knowledge of a high level, which they can benefit from quickly, thus achieving a high
rate of profitability in short time.
Secondly, the graduates will have less difficulty in finding their first job and will
more easily be integrated in the labour market.
Thirdly, higher education institutions will in the end improve their reputation,
which will make them more attractive to new students, employees, employers, and
other stakeholders. A good reputation among employers will result in the higher
education institution being positively distinguished from the other higher education
institutions or knowledge institutions. This can lead to employers having increased
confidence in and respect for the higher education institution and its study
programmes; and in them ultimately choosing to recruit graduates from this institution
rather than from others.
More specifically, the purpose of this paper is to answer the following research Quality in higher
questions: education
RQ1. What are the competencies of an MSc graduate from Copenhagen Business
School (CBS)?
RQ2 Which competencies does the business industry demand when employing an
MSc graduate and to what extend do CBS graduates live up to these 69
competency needs?
RQ3. What is the contribution of the CBS graduates to the companies?
The two first points are thus a question of correspondence between the employers’
expectations to the graduates’ competencies and the actual experienced competencies.
In other words, the question is if the educations are applicable in practice.
In this paper, we use the study programme MSc in Economics and Business
Administration at the CBS, Denmark as our example. As CBS is used as case, we will
briefly present the institution as follows.

About Copenhagen Business School


CBS (www.cbs.dk) has more than 15,000 students and an annual intake of around 1,000
exchange students. With this number of students as well as around 400 full time
researchers and around 600 administrative employees, CBS is one of the three largest
business schools in Northern Europe.
CBS offers a range of study programmes, including 14 Bachelor programmes, 15
master programmes, 11 executive master programmes and PhD programmes. In
addition, CBS runs a series of study programmes through Open University as well as an
International Summer University programme. CBS offers Denmark’s most
comprehensive range of university degrees in economics and business administration
and modern business languages.
In the empirical study in the following sections, we focus on one of the master
programmes, namely the MSc in economics and business administration. This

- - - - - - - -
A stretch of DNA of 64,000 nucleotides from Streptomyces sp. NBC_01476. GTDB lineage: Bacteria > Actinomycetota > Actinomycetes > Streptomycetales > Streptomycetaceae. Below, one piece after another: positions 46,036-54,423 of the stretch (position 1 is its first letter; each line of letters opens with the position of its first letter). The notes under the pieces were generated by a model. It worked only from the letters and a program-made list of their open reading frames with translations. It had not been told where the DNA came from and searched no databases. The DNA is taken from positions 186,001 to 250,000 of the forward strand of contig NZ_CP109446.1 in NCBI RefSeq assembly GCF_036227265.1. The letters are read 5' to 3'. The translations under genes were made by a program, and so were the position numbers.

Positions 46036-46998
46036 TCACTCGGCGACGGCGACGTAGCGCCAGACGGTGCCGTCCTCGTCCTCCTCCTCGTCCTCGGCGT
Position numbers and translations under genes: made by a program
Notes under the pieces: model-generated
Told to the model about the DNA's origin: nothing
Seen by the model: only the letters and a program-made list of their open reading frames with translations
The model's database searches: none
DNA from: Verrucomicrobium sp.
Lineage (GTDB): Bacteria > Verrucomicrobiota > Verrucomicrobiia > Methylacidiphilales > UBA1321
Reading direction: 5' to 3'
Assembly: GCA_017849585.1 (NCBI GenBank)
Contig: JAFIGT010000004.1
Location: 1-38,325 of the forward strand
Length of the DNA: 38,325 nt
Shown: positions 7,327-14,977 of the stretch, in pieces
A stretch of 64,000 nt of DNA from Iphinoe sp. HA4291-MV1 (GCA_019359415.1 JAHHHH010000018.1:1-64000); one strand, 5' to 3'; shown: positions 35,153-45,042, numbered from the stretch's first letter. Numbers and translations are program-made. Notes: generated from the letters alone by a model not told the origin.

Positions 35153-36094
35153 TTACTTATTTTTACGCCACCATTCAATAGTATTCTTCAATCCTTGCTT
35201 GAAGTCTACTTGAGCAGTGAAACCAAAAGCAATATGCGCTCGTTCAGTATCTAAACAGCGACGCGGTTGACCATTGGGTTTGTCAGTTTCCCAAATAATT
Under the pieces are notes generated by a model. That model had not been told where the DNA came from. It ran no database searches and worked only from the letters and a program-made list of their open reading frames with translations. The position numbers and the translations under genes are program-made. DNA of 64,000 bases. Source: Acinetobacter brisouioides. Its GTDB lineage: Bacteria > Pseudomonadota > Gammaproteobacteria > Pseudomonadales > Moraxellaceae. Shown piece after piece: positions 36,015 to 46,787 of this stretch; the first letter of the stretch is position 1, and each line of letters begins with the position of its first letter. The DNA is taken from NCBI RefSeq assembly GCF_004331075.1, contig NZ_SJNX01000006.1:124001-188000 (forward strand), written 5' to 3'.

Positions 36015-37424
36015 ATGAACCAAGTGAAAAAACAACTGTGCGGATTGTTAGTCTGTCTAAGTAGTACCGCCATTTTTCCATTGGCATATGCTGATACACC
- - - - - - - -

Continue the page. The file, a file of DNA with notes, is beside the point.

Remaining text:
programme is CBS’ largest study programme offering 14 different specialisations in
2008, nine of which are taught in English.

The survey
A survey was conducted during the spring of 2006 among Danish employers. The data
include approximately 250 internet interviews with employers, whereof approximately
150 have knowledge of the CBS MSc programme and the MSc graduates from CBS.
A questionnaire was designed consisting of 52 questions measuring CBS’ reputation.
The questionnaire was also supplemented with approximately 40 questions,
examining the employers’ assessment of the competencies of MSc graduates from
CBS. It is these questions that provide the foundation of the results of this paper. Most
of the questions were formulated as statements to which the respondent was asked to
rate her/his level of agreement on a five-point scale (from “not at all important” to
“extremely important” or from “poor” to “excellent”).
IJQSS Measuring competencies
1,1 We examined the competencies of the graduates from an employer’s point of view, and
made use of a survey conducted by the Confederation of Danish Industries (Anderskouv
and Mikkelsen, 2004). In 2004, employee relations managers of the Confederation’s
member companies were asked about the cooperation between companies and higher
education institutions, including among other things the competency needs and supply
70 for business graduates. The survey comprised 199 responses. The competencies may be
divided into two categories with eight competencies grouped under each category:
(1) Professional competencies:
.
in-depth knowledge of the field;
.
wide scope within the field;
.
language skills;
.
IT skills;
.
communicative skills;
.
business knowledge;
.
application of theoretical knowledge; and
.
ability to create results.
(2) Personal and social competencies:
.
flexibility;
.
commitment;
.
cooperative skills;
.
adaptability;
.
motivation to learn/try new things;
.
intercultural understanding through specific course themes;
.
results orientation; and
.
management skills.

These competencies are identified for business graduates, and other types of graduates
may naturally have other and specific competencies. The character of many of the
mentioned competencies is however so generic that they could also apply for higher
education graduates from other study programmes.
Industrial Relations Services (IRS, 2003) has studied competencies in graduate
recruitment and selection, and analysed 367 competencies from 38 competency
frameworks. This extensive analysis has identified 51 different competencies, and even
though it is based on many competencies from many competency frameworks with
some varieties, “there is a reasonable amount of consensus about recruiters’ priorities”
(IRS, 2003, p. 45). Table I shows – in descending order – the 32 competencies that are
most commonly used in graduate recruitment. The competencies shown in italic letters
are among those, we include in our study. An interesting fact is here that we use seven
of the top-eight competencies in Table I.
Quality in higher